There are two things I find to be the most relaxing, stress relieving sounds in the world. One is the sound of waves rolling up on the beach, and the other is a waterfall. Photographing waterfalls requires a little bit of effort and thought to really create a nice image. The look of the water can be dramatically changed by the shutter speed used. A fast shutter speed freezes the action or motion of the water and gives it that time stood still look. I prefer the long exposure shots that make the water smooth out and go to that cottony soft look. To me this implies motion even though you are looking at a still photograph.This requires a tripod and a long shutter exposure. Normally between 2-4 seconds will create this soft effect on the moving water. The great thing is you can find small waterfalls almost anywhere.
I was at a conference at the Opryland hotel in Nashville, TN. last year. The giant indoor atrium of the hotel is pretty amazing. It is like a giant botanical garden complete with a man made river and numerous waterfalls. By carefully framing and composing your shots, you can create some beautiful images. These two waterfall shots on the left are from inside the hotel atruium.
This waterfall on the right is Laural Falls in Smokey Mountain National Park. It is about a 1.5 mile hike up to capture this photo. I was there in the fall, and it had been very dry.The water volume of all the falls was low compared to their normal flows. But even a small trickle of water can be transformed into a beautiful scene with a long exposure capture.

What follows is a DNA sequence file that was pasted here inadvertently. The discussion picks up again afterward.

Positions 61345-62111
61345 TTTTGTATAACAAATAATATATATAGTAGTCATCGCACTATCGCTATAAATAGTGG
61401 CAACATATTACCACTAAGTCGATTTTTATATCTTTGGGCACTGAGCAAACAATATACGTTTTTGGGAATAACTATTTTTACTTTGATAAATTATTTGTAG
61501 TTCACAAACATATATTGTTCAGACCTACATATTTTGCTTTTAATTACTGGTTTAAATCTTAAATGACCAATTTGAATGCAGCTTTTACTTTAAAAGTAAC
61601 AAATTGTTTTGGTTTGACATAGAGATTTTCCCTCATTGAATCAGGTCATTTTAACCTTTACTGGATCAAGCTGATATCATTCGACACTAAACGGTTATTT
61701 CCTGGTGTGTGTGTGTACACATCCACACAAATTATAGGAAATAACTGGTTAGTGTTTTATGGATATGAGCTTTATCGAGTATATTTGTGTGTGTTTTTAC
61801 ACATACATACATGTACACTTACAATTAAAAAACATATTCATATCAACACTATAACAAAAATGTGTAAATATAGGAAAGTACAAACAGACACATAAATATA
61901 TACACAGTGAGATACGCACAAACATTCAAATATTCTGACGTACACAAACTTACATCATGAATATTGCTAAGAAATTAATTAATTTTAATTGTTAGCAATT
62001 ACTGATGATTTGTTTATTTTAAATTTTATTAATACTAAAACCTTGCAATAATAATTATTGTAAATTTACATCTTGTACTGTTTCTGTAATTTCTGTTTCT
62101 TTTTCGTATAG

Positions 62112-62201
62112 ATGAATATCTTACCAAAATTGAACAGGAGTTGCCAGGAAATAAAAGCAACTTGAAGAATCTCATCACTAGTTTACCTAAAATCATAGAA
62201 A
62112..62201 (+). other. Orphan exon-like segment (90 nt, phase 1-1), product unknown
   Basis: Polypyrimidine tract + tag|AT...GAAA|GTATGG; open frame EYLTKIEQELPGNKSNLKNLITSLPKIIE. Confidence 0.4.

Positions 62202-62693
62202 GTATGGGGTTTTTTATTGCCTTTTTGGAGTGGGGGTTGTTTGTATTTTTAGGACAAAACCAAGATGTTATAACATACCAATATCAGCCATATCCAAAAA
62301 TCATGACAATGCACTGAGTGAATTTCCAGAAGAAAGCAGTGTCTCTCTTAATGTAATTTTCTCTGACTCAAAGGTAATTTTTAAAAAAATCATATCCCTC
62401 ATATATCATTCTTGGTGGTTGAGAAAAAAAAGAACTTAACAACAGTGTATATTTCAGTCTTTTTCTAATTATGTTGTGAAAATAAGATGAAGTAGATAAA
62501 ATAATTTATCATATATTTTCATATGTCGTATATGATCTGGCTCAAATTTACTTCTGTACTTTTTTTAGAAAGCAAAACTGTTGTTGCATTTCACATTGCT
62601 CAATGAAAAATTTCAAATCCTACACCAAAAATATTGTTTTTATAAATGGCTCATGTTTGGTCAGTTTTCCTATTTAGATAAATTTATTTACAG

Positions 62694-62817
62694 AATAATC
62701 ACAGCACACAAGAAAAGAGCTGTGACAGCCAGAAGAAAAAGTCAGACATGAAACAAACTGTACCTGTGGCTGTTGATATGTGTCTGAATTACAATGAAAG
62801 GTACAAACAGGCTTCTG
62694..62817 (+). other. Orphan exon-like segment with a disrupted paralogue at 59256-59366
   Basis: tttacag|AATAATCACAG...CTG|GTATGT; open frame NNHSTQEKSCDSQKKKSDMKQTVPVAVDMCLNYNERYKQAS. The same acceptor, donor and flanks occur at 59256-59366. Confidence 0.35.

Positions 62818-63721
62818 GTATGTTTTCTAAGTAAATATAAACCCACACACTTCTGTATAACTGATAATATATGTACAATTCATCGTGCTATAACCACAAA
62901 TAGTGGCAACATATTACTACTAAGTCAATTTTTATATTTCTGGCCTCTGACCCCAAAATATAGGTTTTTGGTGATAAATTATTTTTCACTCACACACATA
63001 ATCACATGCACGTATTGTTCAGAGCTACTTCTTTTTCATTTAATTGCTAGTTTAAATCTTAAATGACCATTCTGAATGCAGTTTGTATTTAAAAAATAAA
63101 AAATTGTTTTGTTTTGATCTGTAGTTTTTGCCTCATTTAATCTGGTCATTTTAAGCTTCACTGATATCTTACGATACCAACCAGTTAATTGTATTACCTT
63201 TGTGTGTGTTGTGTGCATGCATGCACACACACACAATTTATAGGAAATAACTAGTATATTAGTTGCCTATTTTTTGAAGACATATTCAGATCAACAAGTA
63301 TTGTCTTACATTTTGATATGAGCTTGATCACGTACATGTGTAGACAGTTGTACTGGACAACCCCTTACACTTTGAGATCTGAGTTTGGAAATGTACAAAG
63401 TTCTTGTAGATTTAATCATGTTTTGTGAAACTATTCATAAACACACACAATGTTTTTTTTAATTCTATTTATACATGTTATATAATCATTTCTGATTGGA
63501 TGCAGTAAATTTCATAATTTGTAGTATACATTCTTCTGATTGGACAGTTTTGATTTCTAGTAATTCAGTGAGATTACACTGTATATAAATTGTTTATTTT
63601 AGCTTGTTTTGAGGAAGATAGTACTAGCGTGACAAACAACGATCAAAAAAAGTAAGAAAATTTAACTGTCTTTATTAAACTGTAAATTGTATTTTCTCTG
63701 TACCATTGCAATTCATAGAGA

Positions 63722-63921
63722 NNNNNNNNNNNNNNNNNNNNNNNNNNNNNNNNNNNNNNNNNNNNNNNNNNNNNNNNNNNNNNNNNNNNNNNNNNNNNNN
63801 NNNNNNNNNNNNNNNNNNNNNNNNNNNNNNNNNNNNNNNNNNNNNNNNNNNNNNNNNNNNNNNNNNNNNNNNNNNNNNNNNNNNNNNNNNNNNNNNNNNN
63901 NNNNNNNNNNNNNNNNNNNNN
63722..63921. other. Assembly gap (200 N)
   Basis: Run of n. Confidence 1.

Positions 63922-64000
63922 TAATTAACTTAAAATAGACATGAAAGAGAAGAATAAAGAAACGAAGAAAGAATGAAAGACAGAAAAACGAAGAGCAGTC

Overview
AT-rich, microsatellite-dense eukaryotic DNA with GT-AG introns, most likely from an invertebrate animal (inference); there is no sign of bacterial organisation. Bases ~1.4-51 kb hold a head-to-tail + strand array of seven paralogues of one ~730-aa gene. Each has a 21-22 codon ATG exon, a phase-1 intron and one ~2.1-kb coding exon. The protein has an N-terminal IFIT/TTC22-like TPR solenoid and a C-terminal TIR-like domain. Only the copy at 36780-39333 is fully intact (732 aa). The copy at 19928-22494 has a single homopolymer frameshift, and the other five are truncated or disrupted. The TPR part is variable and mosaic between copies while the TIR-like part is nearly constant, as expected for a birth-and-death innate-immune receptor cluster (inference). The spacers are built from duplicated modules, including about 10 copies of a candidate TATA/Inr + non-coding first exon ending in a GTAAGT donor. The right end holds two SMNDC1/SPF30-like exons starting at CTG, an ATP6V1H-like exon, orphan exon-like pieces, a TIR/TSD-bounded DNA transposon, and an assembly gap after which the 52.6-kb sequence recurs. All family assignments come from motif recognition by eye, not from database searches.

I just seem to have bad luck when I stop to photograph a natural waterfall. It is always a dry spell and the water volume of the falls is much lower than normal. This photo on the left is Rainbow Falls, located in Hilo HI. It is an 80 foot high fall that at full volume can be as much as 100 feet across. Now Hilo is one of the wettest places in the United States. But, the short time I was there, it had been extremely dry. So I still managed a nice watefall shot, but It would have been much more dramatic to have about five times as much water flowing over that lava shelf. So I guess I will just have to go back and try again!
Just have your camera on a sturdy tripod and use a cable release. A low ISO setting and stop down to between f11 to f22 will usually give you a 2-4 second exposure even in fairly bright daylight. If you need a longer exposure, add a polarizer filter to your lens and it will darken the scene and force your camera to use an even longer exposure.